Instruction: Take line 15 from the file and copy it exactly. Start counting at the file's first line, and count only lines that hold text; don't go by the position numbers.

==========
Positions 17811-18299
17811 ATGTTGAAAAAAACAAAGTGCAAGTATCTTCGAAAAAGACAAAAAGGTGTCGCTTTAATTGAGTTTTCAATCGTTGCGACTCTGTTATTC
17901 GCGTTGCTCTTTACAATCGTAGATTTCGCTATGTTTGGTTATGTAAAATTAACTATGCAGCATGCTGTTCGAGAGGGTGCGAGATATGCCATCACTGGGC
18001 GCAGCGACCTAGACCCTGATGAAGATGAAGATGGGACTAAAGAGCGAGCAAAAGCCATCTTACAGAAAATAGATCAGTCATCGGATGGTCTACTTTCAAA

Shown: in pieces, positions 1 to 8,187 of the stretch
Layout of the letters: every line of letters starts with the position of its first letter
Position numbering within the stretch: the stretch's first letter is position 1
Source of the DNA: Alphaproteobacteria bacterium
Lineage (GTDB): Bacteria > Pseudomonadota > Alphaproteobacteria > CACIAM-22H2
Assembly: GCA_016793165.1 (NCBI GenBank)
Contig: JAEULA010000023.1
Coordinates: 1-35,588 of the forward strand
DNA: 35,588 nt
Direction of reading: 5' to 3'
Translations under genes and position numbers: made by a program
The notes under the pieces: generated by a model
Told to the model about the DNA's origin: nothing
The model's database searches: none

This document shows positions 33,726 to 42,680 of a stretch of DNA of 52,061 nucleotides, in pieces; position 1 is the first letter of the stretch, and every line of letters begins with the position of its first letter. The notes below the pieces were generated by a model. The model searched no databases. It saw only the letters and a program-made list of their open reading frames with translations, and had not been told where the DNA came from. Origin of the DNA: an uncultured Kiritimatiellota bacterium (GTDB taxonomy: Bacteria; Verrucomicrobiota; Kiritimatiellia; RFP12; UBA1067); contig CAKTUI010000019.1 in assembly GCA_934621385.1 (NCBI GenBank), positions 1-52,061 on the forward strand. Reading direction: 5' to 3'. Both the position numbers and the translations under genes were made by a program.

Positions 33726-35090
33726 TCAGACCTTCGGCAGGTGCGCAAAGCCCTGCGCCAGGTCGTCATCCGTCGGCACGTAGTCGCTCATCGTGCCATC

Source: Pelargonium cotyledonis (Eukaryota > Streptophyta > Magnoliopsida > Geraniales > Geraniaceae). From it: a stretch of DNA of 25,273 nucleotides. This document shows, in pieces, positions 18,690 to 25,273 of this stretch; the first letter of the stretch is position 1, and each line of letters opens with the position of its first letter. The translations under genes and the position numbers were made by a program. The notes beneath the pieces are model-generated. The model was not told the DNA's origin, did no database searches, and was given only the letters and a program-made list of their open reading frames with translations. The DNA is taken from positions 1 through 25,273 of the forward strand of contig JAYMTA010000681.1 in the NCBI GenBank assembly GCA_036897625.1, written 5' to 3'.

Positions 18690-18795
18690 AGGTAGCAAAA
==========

Translations under genes and position numbers: made by a program